University receiving widespread wireless update

Rick Pongonis

Six Kent State residence halls will receive faster and more stable internet connections this summer as part of a larger plan to eventually update Wi-Fi in all the campus residence halls.

Prentice, Verder, Wright, Koonce, Stopher and Johnson halls will receive updated wireless receivers this summer. The university is using the Cisco 3502 access point model for the $311,500 project.

More access points are being added, replaced and rearranged in the residence halls.

An access point is a small box that serves as a wireless receiver, enabling a user to connect wirelessly to a network or the internet. The devices are important for providing better wireless security and for extending the range of service.

“We are putting more of them in the rooms instead of the hallways, giving the students better access for their applications and their devices to it,” said Philip Thomas, network design architect for network services on campus.

Each year, students bring the latest technology to campus, requiring strong Wi-Fi to best handle them.

“We track what students are bringing on campus so we can reflect that in our wireless access points,” said Gary Perdue, director of network services. “We have to keep up-to-date with what you the students are bringing so we can create a quality experience for you.”

Among the many improvements being made to the wireless, one stands out.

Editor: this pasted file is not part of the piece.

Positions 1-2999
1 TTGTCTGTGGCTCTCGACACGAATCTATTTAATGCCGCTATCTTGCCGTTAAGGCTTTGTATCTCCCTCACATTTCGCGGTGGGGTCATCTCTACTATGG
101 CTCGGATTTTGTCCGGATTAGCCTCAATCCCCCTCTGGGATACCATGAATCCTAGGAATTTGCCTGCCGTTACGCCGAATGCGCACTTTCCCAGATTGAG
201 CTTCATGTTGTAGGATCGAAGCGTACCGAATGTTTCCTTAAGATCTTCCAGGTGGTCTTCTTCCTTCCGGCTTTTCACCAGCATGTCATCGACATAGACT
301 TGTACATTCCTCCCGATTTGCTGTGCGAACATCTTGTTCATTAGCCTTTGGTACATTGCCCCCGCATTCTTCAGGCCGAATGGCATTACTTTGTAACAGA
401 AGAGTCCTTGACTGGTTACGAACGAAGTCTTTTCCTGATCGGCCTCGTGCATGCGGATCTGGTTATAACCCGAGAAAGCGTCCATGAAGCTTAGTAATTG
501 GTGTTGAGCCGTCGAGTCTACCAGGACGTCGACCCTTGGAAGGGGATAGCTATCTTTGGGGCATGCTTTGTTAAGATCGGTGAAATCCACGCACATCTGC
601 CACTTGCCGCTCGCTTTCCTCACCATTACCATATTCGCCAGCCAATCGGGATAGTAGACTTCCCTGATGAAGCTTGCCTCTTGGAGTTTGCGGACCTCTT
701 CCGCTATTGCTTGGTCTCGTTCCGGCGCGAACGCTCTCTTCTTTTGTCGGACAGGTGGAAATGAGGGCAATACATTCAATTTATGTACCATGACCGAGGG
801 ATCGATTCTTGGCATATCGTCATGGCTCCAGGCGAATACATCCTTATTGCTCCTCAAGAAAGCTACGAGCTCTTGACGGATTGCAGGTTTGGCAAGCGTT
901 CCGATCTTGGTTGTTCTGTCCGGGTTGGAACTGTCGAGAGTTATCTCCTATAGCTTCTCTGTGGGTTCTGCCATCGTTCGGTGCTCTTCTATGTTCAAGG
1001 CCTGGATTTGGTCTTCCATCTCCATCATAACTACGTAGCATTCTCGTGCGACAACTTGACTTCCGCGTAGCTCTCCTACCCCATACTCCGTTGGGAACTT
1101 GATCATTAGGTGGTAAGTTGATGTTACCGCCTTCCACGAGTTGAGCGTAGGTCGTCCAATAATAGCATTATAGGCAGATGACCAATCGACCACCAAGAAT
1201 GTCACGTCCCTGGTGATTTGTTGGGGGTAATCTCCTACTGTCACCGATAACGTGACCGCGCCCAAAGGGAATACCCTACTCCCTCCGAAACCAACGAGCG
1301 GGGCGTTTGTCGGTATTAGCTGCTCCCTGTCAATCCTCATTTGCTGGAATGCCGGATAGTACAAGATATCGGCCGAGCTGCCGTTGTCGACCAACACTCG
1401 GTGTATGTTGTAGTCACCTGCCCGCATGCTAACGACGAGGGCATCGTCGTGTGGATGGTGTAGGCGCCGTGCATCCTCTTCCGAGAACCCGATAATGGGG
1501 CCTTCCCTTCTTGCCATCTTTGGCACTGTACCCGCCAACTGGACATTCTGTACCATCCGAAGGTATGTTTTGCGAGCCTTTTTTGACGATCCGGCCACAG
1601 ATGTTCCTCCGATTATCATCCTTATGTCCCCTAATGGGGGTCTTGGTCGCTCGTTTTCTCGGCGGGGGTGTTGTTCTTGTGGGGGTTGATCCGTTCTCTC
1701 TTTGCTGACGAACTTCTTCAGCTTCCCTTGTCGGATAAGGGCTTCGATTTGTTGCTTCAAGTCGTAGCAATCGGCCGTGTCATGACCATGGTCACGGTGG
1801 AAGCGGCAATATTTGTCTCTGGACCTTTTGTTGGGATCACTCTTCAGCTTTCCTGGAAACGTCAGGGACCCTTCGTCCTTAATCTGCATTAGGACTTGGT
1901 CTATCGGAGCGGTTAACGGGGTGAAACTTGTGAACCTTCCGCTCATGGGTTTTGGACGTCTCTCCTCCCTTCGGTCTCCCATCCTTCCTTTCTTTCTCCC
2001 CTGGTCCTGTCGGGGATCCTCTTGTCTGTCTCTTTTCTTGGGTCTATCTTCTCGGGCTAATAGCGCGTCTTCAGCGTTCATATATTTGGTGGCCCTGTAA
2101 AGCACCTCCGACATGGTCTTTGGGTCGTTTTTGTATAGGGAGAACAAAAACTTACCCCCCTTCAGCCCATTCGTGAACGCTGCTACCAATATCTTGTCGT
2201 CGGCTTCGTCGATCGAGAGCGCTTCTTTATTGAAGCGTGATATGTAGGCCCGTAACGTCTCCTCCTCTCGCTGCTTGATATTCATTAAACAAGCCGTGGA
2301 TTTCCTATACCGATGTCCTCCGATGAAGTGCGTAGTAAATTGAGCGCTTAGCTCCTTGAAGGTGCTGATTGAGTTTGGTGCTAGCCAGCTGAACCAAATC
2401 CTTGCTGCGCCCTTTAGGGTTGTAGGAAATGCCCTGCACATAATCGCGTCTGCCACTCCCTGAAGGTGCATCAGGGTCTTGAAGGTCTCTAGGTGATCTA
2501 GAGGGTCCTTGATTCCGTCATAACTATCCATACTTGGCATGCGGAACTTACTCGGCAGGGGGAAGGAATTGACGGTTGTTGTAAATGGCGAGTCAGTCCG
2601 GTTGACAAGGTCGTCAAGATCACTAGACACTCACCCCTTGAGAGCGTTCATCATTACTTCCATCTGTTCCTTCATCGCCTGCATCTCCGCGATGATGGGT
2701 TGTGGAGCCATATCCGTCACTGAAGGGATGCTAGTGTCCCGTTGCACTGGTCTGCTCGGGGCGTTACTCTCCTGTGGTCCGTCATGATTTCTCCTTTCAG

“The best improvement we’ve done is expanded the numbers of options so their older laptops can connect, but a newer laptop can take advantage of updated features,” Thomas said. “We can now get more users on per access point now without their signal dropping down.”

The access points must be placed strategically in order for students to get the most efficient wireless connection.

“We make sure that where we’re putting them at has the least amount of interference,” Thomas said. “Microwaves and fluorescent lights are things that interfere and they can affect a student’s performance or connection to the network.”

Working on a project like this spans to multiple buildings. Being that the campus is busy during the school year, the project is reserved for the summer.

“It had to do with construction schedules on buildings and renovations that were being done,” Thomas said. “They also do a lot of summer programs, so we had to work around those schedules and not do those buildings during those different times.”

The department also needed to work around Destination Kent State, said Thomas. Additionally, the summer is the least volume time and many dorms are closed down.

Thomas said the reason for organizing the dorms into groups and choosing older dorms first was to control cost and the time that it takes to accomplish the task.

Dorms that have already been completed include Dunbar, Van Campen and Leebrick halls, among many others.

Vania Opoku, a sophomore biology major, currently lives in Leebrick Hall. She said the updated Wi-Fi is much better.

“I think it works faster and throughout the whole building you can get the same speed of Wi-Fi,” Opoku said. “I think before, it was slower, and in some parts of the building you couldn’t really access the Wi-Fi.”

Some students haven’t noticed any issues with the Wi-Fi.

Antoine Taylor, a sophomore exploratory major currently living in Beall Hall –which will be updated next year – said he did not have any problems with the wireless connection.

“The speed, surfing the web – everything – is great,” Taylor said.

This project is a continuation of work from the past two summers, 2015 and 2016. It is expected to be completed in 2020. Once finished, the cycle will start again in approximately five years, in order to stay up-to-date with the constant evolution of technology.

Rick Pongonis is the university tech reporter, contact him at [email protected]